Preliminary experiments will be carried out using the demonstrator magnet, to assess the feasibility of using this technology for magnetically targeted drug delivery, with collaborators at the Institute of Biomedical Engineering in Oxford. More complex shapes of superconductor will be explored, with a view towards developing more sophisticated devices for selected applications such as MRI in future projects.

Project funded by EPSRC (EP/P026427/1)

Project partners

  • Dr John Durrell and Prof David Cardwell, Engineering Department, University of Cambridge
  • Dr Matt Hills, Dr Tom Bradshaw, Cryogenics and Magnetics Group, Rutherford Appleton Laboratories

Superconducting joints and solders

 A key technology in the manufacture of high field magnets is the creation of high quality superconducting joints between individual lengths of superconducting wire. In the future it is likely  that magnet designers will require these joints to be formed between dissimilar superconductors,  including between low temperature superconducting (LTS) and high-temperature (HTS) materials. This project aims to develop and demonstrate the  performance of new Pb-free superconducting solder formulations for LTS joints and also to develop  and test joining methods for NbTi and Nb3Sn wires to other superconductors, including MgB2 and  HTS conductors. We will use advanced analytical microscopies, testing of fatigue performance  and superconducting property measurements to relate the structure of joints to their engineering  performance. The image shows EDX chemical phase maps of  In-Sn-Bi superconducting solders of two different alloy compositions.


Testing superconductors in high magnetic fields

A challenge in engineering superconducting materials is to understand how to enlarge the critical surface defined by critical temperature Tc, upper critical magnetic field Bc and critical current densities Jc.  Many of the newly developed superconducting materials have extremely high values of critical field and to study them one need a field larger than can be generated using a superconducting magnet.  We will use a series of superconducting magnets up to 21 T in a small bore and up to 17 T in a large bore.  Oxford hosts the Nicholas Kurti high-magnetic field facility, a pulsed system that provides the highest magnetic fields available in the UK.  It is powered by a 7 kV capacitor bank and has been capable of generating fields of up to 45 T, but is currently being upgraded to a 15 kV system (funded by an EPSRC grant) aimed to increase the maximum field to 70 T.  We will design and build test apparatus for measuring superconducting critical currents as function of temperature and magnetic field. These studies will be extended to include measurement under strain as well as optical strain gauges in extreme conditions. Studies odf superconducting properties at microscale will focus on transport measurements, torque magnetometry, nanocalorimetry, tunnel diode oscillators.  We will continue to develop the experimental tools to perform measurements in ultra high magnetic fields in Oxford and plan a programme of measurements to characterise the high-field physics of new superconductors discovered in Oxford and elsewhere.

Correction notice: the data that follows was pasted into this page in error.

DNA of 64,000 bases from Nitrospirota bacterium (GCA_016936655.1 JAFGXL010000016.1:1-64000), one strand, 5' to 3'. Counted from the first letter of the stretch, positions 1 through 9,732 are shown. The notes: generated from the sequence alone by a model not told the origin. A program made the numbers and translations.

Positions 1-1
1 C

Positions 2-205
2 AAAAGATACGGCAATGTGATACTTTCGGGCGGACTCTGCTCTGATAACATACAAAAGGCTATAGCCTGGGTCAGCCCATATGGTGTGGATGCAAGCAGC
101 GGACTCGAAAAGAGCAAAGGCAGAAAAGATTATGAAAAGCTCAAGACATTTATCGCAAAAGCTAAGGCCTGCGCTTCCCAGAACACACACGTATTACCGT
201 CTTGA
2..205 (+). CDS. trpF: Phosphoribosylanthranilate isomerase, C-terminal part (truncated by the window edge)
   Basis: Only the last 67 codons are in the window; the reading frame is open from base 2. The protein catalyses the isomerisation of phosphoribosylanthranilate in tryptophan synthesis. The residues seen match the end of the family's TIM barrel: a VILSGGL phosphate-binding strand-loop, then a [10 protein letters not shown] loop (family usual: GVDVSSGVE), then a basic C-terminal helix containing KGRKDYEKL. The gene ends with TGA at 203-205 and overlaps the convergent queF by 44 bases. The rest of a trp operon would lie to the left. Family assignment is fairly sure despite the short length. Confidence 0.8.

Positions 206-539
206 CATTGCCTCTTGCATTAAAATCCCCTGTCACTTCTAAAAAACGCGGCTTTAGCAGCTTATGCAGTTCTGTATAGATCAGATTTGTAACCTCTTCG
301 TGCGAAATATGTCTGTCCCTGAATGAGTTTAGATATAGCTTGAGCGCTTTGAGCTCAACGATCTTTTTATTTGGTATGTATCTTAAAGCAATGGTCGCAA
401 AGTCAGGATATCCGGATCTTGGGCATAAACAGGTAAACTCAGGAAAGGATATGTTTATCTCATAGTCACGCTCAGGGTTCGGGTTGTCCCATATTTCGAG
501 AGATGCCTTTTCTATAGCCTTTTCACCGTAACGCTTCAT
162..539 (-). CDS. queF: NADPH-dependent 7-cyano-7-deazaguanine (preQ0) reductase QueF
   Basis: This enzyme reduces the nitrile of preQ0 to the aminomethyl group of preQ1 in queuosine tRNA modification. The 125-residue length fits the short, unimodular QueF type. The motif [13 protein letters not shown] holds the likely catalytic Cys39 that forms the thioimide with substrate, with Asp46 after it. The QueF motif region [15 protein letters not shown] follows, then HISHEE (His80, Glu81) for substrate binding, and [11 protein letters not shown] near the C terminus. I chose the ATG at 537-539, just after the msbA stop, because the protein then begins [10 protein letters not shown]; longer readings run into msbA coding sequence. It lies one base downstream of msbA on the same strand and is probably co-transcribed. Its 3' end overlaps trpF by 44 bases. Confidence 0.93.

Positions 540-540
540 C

Superconducting Parametric Amplifiers

The best low noise microwave amplifiers currently available are based on high quality high electron mobility transistors (HEMTs).  However, even the best HEMT devices reach noise temperatures at least an order of magnitude away from the ultimate quantum limit. To reach this limit, the new technology of superconducting parametric amplifiers is emerging. Unlike the inherently dissipative transistor-based amplifier, a parametric amplifier relies purely on non-linear reactance to convert energy between different frequencies in a mixing process. Superconducting devices are ideally suited to this application, since a strong non-linearity can be easily realised in an intrinsically dissipation-free device. To reach high gain, the signal must interact strongly with the non-linearity and this can be realised by making a device with a very long propagation length – a travelling wave parametric amplifier (TWPA) likely to be promising for commercial devices due to much larger bandwidth and higher dynamic range than recently developed resonator-based approaches. This project area will explore both kinetic inductance and Josephson junction designs for TWPAs and their application in quantum technology and astronomical receivers, with the goal of integrating the best TWPA designs into quantum test probes.  

Superconducting thin films for quantum devices

Visualising the physics of normal state transitions